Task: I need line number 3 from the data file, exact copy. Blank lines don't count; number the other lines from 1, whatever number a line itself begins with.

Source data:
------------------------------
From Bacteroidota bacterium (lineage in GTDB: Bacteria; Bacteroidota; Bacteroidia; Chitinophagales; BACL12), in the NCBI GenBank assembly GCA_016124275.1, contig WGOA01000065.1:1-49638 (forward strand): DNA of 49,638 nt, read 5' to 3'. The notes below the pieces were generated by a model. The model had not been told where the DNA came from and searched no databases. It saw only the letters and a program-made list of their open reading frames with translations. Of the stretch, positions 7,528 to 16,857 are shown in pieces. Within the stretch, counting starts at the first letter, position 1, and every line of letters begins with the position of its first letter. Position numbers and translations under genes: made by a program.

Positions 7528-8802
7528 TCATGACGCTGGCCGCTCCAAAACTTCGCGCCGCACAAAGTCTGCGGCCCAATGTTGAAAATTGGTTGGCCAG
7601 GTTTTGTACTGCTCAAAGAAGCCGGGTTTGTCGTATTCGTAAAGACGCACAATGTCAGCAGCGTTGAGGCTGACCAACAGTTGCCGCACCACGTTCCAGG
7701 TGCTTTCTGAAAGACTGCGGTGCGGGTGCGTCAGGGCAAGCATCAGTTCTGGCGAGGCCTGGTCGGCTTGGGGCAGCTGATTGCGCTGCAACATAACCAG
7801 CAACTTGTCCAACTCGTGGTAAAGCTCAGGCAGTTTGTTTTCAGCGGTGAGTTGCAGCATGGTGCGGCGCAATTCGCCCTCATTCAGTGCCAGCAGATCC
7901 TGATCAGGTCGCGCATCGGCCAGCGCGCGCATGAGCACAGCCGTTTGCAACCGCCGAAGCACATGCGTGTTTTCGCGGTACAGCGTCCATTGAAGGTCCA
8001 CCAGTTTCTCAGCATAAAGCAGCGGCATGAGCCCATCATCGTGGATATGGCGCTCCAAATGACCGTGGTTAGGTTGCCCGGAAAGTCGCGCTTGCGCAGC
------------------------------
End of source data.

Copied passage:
7528 TCATGACGCTGGCCGCTCCAAAACTTCGCGCCGCACAAAGTCTGCGGCCCAATGTTGAAAATTGGTTGGCCAG